Trade on and take the money you would have had to use to buy suits and ties and invest it in the market.

Good luck.

mrkcbill said...

RC-Don't sweat it- I can tell by reading your blog and your comments that you have what most people lack- and that is enthusiasm and passion.

I don't agree with the others to make trading full time. I'm all about "Earned Income"- I think you should go look for a good local company--thats in a growth situation. Fuck all that Fortune 500 shit- Thats a bunch of Frat bullshit anyway. What- you want to walk around with a plastic card clipped to you all day.

I could suggest a Company called "Enterprise Leasing"
they are a privatively held company from St.Louis. A few friends of my sons have had a good go there. Good place for a Jock to get started.

Bluedog said...

Ragin,

You may want to ask the company if they can provide constructive feedback on how you can become a more viable candidate in the future, "as you are still very interested in their company" - that is, if they can identify the shortcomings they saw which led them to choose another applicant. Odds are, they'll give you the standard line, e.g. "Your qualifications were excellent. However, it was very competitive." However, they may be candid with you which might help identify weaknesses and improve your odds the next go around.

I ran through the job hunting gauntlet the past 3 months and it's brutal. IMO, it all comes down to luck, timing, experience, internal contacts, and presentation (competence, confidence, enthusiasm for the job).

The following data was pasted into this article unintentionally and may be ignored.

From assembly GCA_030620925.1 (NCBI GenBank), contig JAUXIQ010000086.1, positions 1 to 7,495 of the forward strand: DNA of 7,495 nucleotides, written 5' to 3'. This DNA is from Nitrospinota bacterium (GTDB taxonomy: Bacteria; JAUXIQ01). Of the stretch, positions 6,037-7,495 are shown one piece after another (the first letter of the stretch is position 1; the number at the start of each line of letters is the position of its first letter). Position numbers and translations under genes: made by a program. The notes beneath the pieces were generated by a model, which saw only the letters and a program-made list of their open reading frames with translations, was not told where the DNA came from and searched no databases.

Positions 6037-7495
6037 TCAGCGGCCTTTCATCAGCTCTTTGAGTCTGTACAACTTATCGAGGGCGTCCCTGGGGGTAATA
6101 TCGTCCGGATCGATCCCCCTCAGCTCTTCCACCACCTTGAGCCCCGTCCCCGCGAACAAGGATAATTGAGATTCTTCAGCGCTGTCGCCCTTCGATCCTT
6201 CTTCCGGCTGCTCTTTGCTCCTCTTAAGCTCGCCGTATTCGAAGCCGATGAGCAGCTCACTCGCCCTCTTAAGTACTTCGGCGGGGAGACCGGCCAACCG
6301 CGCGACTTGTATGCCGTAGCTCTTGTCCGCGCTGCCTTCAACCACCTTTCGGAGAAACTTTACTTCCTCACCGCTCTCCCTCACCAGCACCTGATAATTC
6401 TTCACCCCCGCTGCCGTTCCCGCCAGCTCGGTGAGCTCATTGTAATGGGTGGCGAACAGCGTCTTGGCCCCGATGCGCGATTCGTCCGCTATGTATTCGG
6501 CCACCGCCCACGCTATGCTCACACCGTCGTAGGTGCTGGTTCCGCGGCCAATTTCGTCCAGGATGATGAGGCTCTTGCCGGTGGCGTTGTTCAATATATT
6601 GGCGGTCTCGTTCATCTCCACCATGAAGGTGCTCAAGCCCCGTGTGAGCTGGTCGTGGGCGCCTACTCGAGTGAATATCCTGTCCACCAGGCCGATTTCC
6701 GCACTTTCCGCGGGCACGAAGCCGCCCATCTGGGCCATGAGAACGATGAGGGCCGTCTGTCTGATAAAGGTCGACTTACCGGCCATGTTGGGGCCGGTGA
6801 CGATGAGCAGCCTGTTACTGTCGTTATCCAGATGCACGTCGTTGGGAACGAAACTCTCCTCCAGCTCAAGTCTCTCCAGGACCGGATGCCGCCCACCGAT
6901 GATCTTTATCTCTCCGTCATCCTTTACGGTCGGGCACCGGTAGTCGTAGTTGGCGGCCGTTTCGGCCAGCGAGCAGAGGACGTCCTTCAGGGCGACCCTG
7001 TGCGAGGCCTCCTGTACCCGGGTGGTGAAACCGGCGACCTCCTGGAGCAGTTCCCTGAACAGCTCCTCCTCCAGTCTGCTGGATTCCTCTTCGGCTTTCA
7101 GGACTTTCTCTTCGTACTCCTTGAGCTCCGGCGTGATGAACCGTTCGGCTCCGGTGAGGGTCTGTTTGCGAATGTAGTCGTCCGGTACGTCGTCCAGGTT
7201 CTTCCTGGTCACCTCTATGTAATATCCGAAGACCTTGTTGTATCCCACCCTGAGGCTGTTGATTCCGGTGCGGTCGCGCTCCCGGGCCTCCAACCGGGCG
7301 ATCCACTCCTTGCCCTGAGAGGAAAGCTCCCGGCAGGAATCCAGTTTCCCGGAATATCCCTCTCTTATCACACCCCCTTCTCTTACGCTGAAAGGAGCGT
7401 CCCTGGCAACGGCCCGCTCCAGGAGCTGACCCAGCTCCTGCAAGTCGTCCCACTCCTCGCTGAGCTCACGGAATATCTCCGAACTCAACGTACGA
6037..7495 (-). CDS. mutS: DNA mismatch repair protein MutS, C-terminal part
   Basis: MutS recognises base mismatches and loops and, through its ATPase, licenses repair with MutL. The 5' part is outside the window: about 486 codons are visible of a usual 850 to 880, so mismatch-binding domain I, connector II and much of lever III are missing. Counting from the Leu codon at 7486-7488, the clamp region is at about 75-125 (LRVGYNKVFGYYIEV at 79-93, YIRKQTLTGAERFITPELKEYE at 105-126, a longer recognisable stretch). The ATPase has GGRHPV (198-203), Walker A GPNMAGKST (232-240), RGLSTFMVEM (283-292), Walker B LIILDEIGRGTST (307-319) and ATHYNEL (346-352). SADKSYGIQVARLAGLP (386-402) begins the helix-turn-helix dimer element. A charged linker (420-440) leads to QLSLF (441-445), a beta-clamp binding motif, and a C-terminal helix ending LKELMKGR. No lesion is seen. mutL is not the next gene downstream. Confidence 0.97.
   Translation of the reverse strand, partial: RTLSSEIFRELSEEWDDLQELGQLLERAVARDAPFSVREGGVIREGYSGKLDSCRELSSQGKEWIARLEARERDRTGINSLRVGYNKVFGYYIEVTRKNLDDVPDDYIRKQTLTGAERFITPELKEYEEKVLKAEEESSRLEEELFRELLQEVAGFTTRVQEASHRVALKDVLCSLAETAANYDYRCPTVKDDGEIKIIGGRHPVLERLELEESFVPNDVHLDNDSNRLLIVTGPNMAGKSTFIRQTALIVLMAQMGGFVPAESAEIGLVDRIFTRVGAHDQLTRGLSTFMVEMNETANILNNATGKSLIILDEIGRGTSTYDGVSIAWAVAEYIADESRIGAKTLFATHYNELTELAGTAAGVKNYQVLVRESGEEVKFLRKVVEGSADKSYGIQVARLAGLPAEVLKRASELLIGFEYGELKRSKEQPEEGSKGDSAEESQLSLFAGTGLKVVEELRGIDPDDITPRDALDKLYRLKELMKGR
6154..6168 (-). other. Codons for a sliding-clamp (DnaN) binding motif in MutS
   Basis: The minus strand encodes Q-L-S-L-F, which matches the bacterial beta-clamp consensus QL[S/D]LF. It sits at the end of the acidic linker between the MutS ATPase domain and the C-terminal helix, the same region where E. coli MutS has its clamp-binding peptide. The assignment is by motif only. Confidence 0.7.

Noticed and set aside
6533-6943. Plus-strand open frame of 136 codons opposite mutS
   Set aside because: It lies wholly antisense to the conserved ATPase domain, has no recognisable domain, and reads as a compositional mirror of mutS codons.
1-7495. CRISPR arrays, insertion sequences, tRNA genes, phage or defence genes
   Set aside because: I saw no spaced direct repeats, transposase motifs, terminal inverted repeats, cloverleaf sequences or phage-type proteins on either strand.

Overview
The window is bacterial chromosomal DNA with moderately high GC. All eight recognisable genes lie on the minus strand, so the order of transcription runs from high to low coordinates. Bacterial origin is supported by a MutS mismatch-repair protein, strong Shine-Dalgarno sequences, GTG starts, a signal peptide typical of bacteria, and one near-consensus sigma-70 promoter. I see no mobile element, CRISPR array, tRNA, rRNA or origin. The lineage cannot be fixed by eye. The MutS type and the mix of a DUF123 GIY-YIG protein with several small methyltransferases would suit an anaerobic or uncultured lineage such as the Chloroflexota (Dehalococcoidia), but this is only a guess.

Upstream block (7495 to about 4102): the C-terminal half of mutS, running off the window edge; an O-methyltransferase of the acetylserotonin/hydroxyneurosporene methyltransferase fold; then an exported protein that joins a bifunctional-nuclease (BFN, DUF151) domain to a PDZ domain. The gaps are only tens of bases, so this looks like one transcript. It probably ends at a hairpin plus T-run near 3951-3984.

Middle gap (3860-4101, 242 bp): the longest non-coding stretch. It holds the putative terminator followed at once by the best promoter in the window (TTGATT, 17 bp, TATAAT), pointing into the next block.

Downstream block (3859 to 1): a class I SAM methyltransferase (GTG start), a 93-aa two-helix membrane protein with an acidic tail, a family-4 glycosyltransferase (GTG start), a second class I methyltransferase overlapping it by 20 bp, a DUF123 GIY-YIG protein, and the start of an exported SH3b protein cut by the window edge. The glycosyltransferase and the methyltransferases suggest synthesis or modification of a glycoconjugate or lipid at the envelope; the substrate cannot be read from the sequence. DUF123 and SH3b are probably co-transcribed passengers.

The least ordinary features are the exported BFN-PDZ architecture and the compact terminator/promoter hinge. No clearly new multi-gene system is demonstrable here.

Moving to NYC or London would probably help, as there are more opportunities. Whatever you do, make sure you pursue what you enjoy. Do not sell yourself short.

-BD

TraderCaddy said...

I might as well throw my two cents into this discussion. I apparently am the only one to say DO NOT TRADE for a living, at least not now. People like Fly are trading but they make their living trading other peoples money. I suspect that is where the bulk of his income comes from and not from trading his own account. You need to get some job experience in a field you enjoy in a comnpany you are happy with. You are young. Build a nest egg and make some goals for down the road such as starting your own business.
I have traded on my own for ten years after running my own law firm for a number of years. My goal was to bank enough money so I could have enough capital to quit the law business, which I hated, to trade my own account. It is a different ball game when you are paying your own bills, mortgage, etc. from trading profits. Think of when and if you have kids. The bills will build and don't forget their tuition.
Trading is difficult when you have this pressure. Build a nest egg from reliable income first and then go form there. Nothing wrong with following your dreams but have a Plan B.